Venezuela unveils virtual currency amid economic crisis

Venezuela unveils virtual currency amid economic crisis

In a televised announcement yesterday, Maduro said the new crypto-currency would allow Venezuela to advance in issues of monetary sovereignty, to make financial transactions and overcome the financial blockade.

President Maduro provided few details about the currency launch, and how he plans to revive the economic situation of his country. He said that Venezuela will develop a cryptocurrency that is backed by gas, diamond reserves, gold, and oil.

President Maduro has also railed against United States sanctions which he describes as a blockade.

On the other hand, the also Minister of Communication and Information assured that the Venezuelan government is waging the biggest battle against corruption in the South American country that had its epicenter in the state-owned Petroleos de Venezuela SA (PDVSA).

Reuters reports that compliance departments are scrutinizing transactions linked to Venezuela, which is in turn slowing down bond payments and thwarting oil exports.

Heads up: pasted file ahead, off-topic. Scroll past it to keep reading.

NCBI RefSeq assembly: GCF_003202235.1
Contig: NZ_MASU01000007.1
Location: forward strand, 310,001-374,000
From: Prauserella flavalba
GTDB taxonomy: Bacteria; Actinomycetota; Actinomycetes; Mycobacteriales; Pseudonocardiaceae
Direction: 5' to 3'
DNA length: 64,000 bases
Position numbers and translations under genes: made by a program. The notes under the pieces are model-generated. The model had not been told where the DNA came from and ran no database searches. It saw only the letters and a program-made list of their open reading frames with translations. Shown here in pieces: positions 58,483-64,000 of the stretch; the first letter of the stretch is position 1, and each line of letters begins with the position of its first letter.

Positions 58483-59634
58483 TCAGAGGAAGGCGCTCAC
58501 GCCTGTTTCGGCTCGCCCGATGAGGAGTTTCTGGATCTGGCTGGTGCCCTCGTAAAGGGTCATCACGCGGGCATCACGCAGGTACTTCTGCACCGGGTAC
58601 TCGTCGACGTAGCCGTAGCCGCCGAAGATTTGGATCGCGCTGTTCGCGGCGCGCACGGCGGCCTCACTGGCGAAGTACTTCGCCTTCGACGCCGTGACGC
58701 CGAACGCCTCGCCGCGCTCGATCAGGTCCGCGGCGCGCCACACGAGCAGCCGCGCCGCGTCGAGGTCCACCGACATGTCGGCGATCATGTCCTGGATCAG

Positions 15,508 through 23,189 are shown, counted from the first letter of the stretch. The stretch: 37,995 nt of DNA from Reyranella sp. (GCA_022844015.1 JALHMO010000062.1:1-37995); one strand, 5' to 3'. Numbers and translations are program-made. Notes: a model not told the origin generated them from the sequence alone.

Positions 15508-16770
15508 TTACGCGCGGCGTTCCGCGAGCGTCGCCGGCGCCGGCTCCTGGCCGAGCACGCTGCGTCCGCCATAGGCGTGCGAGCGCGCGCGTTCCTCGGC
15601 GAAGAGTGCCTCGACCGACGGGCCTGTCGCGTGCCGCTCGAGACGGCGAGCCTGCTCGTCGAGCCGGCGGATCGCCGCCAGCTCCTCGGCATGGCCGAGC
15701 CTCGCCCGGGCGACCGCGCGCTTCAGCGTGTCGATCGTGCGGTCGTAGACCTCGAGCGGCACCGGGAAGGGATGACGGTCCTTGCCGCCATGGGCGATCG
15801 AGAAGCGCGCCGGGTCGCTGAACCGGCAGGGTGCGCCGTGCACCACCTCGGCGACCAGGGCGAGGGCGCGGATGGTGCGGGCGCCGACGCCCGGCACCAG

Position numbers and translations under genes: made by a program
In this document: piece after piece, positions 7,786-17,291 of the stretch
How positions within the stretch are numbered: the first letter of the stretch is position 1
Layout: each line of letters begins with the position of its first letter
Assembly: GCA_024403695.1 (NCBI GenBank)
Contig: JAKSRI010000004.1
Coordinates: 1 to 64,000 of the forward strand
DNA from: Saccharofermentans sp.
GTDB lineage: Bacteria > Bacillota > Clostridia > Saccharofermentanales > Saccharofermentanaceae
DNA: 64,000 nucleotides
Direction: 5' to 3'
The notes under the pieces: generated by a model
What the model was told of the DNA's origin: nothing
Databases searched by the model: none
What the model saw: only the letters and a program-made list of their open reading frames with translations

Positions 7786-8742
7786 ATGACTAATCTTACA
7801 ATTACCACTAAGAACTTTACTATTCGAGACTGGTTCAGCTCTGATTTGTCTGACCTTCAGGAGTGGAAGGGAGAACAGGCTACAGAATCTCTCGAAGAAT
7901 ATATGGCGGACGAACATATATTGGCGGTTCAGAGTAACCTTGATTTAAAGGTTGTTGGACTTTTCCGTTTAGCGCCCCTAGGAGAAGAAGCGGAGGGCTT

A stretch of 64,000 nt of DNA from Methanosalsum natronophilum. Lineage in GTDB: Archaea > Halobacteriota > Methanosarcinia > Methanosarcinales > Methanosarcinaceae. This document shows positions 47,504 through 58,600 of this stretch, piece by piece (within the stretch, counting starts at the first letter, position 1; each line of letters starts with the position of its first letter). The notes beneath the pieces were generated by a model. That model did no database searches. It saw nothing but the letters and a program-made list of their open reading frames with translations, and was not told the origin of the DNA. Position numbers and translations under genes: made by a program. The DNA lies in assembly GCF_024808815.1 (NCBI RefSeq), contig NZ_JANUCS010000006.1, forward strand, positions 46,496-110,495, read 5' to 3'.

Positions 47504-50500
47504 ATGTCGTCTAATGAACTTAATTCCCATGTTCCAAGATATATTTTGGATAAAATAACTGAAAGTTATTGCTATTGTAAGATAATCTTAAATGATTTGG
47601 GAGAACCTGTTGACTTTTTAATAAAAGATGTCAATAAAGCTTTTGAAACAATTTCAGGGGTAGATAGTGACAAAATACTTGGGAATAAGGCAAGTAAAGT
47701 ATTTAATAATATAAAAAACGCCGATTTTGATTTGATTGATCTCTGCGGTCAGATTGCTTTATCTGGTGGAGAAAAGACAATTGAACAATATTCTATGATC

Venezuela's President Nicolas Maduro speaks during his weekly radio and TV broadcast "Los Domingos con Maduro" (The Sundays with Maduro) in Caracas, Venezuela, December 3, 2017.

Certain cryptocurrency followers were confused and surprised by the announcement of the Venezuelan leader. The irony is that currency restriction in Venezuela in the last few years have triggered a bitcoin craze among the tech-savvy citizens who are looking to evict controls and obtain dollars for making online purchases.

The country is now lacking basic needs like food and medicine, and its currency, the bolivar, is in freefall as it went down 57 percent last month alone on black markets due to currency controls and excessive money printing.

The government's poor policies forced millions of Venezuelans to struggle for survival, as three meals a day aren't a given. Lawmaker Angel Avedro said that such announcement has "no credibility" and "It's Maduro being a clown".

"The Maduro dictatorship continues to deprive the Venezuelan people of food and medicine, imprison the democratically-elected opposition, and violently suppress freedom of speech", Trump said in a statement.

Economists and opposition leaders say Maduro, a former bus driver and union leader, has recklessly refused to overhaul Venezuela's controls and stem the economic meltdown.

Maduro says he is trying to combat a Washington-backed conspiracy to sabotage his government and end socialism in Latin America.